Ten-year-old Benji was born premature and as a result is small for his age, has lots of allergies, faints frequently, and finds himself at the hospital more often than school. The doctor offers Benji an ultimatum; wear an ugly padded helmet everywhere or get a therapy dog. When the dog arrives, it’s not a cute, furry creature but a 200 pound, two feet tall, TALKING Newfoundland named Parker Elvis Pembroke IV, who Benji promptly nicknames Elvis. Only Benji can understand him, which might not be as great as it sounds since bossy Elvis was destined for the White House and is unimpressed with his current situation. Both Benji and Elvis struggle to make sense of this mix-up and determine who’s really top dog. But will Elvis come through for Benji when it matters the most?

The Icarus Project

Icarus Project
Title: The Icarus Project
Author: Laura Quimby
ISBN: 9781419704024
Pages: 293 pages
 Publisher/Date: Amulet Books, an imprint of ABRAMS, c2012.

“I know it’s your big chance. That’s why I’m going with you. It’s our big chance.”
Dad shook his head. “You have school. And should stay home.”
I had to think fast. “The expedition will be educational. What kid gets to go to the Arctic to watch real fieldwork in action?” I crossed my arms over my chest and raised an eyebrow. “Plus, spring break is coming up.”
“No, Maya. It’s too dangerous,” he said.
The danger card was the last play of a parent on the edge of caving in. I knew I was close. “I can handle it,” I said. “I’m not afraid. And you’ll be there.” (33)

Thirteen-year-old Maya is thrilled when she talks her way onto her dad’s Arctic expedition to explore what could possibly be a wooly mammoth encased in ice. With an anthropologist mother and a paleontologist father, she’s spent her entire life hearing about all these adventures and exotic places. But the Arctic is cold and spooky with its endless white landscapes. Maya and the rest of the dig team soon realize that they might have been summoned to this vast and deadly wasteland under false pretenses. What is really caught beneath the ice? Who is really running the expedition, and what is their true goal. Maya is determined to get to the bottom of this mystery, even if it involves destroying what everyone is trying to protect.

I’ve had this book checked out for much longer than I originally intended. I feel like it was a great idea that came across kind of flat. The dialogue is somewhat stilted in places and the expository portions of the book are a little jarring, but author Laura Quimby presents a character that reminds me of a modern-day Nancy Drew. With a lot of coincidences, some supernatural elements, and a bit of sleuthing, Maya is able to solve the mystery that has stumped the scientist adults. It make an interesting read, and it corresponds surprisingly well to the Summer Reading Theme of both “Dig In” and “Beneath the Surface”. The plot does touch on a lot of discussion worthy topics, such as humanity vs. scientific experimentation/research, cloning and DNA, corporate greed, and also gets slightly religious/supernatural towards the end. The different points of view are represented, although I wish some of these topics had been examined more thoroughly or deeply, but I guess the range of topics hopefully means there is something for everyone. I wonder if the unanswered questions are left that way for discussion purposes, or if there are plans for a sequel.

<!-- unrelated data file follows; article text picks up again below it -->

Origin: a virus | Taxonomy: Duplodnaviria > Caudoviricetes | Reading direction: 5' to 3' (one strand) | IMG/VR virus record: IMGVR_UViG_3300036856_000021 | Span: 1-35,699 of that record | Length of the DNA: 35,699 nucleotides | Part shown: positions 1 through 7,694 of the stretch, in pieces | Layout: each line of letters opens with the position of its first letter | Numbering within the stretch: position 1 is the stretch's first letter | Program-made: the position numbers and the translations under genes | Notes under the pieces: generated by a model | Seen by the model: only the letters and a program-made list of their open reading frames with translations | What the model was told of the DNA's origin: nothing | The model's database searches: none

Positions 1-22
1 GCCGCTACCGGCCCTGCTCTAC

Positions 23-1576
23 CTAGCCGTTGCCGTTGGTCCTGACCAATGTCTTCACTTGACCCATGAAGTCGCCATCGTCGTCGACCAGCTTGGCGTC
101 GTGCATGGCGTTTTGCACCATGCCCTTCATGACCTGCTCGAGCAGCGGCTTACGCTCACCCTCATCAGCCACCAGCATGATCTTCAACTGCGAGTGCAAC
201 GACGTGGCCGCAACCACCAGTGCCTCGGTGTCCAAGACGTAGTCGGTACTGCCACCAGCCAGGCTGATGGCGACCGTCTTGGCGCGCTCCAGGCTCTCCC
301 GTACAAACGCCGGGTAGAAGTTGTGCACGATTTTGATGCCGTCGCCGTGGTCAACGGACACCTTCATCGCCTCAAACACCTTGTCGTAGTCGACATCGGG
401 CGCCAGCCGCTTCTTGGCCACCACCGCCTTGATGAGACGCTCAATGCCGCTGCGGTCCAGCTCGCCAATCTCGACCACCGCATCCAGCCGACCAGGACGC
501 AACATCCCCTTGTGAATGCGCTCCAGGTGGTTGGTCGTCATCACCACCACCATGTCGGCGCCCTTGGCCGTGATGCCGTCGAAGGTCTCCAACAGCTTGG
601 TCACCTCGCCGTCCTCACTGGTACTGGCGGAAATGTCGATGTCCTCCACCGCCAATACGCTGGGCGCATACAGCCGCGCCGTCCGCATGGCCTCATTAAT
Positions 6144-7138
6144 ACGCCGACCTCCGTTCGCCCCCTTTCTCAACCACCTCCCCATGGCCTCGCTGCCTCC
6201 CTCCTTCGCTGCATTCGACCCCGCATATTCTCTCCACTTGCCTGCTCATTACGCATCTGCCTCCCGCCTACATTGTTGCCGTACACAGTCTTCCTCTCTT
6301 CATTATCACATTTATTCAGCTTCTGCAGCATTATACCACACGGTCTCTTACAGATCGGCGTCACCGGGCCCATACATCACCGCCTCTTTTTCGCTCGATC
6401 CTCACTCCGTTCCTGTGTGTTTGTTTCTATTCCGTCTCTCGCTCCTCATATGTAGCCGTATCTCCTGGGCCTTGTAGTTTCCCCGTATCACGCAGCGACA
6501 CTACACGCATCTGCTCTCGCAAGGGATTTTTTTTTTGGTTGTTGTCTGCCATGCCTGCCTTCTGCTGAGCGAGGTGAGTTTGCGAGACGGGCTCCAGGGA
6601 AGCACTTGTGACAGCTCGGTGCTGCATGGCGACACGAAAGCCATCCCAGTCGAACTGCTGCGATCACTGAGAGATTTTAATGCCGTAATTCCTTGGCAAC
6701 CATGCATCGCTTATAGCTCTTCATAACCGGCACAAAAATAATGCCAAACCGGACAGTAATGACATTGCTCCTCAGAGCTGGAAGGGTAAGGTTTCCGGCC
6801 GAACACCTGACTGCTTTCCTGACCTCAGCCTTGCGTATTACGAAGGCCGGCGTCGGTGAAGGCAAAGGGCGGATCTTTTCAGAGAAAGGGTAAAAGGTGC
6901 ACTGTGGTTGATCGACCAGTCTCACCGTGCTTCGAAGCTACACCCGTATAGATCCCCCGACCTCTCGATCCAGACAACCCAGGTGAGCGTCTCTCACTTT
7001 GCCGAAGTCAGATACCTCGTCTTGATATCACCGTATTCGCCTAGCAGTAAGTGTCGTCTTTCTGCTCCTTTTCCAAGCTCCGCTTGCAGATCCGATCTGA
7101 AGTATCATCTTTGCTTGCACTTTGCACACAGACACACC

I feel like Rebecca Stead’s First Light and Philip Pullman’s Golden Compass succeeded with presenting this concept of mysterious beings in a frozen landscape in a more cohesive manner. But if readers of either are looking for something similar, you could recommend these titles as read-a-likes for each other.

2 The Point Tuesdays Zebra Forest

Each month for my job, I write a maximum 150 word review of a new book that came into the library during the month. I’ll be expanding that idea to the blog in a new feature I’m calling To the Point Tuesdays. If you want to play along, just post a link in the comments and I’ll add them to the post.

Zebra ForestTitle: Zebra Forest
Author: Adina Rishe Gewirtz
ISBN: 9780763660413
Pages: 200 pages
Publisher/Date: Candlewick Press, c2013
Publication Date: April 9, 2013

“Just stay quiet and I won’t hurt anybody,” he said. “I’ll stay only as long as I need. Just stay quiet and you’ll be fine.”
I couldn’t think what he meant. But Rew, always quick, understood immediately. Behind me, I heard him dash into the front room and grab the phone.
The man was quicker. He shoved past me, rushed at Rew, and knocked the phone from his hands. [...]
Rew turned and ran for the front door. He fumbled with the lock, his hands shaking. I darted forward to help him, but the man grabbed at me as I passed, catching me by the hair. He jerked me back so hard, I lost my footing and fell against him, my head slamming against his ribs. Then his heavy arm came round my throat, and with his free hand he grabbed my arms and held me tight to his chest as I struggled to pull away. I kicked back as hard as I could, but his arm squeezed my throat and I held still, gagging.
“Stop!” he yelled at Rew, who had nearly gotten the front door open. “Go anywhere or call anyone and I’ll hurt her! You see? I will!” (31-32)

Annie and her brother Rew have lived with their grandmother for as long as they can remember. Their grandmother doesn’t talk much and has trouble caring for them. Knowing only that their dad was killed in a fight, they make up stories about how their dad could have been a pirate, pilot, or secret agent. But it’s hard to maintain their fantasy stories after an escapee from the local prison arrives at their doorstep and holds Annie, Rew, and their grandmother hostage. With no help coming to their secluded home any time soon, Annie and Rew need to come up with a course of action before something happens that tears the family apart forever.

More of a psychological question than an action packed thriller, I could see this sparking interesting discussions in middle grade reading groups.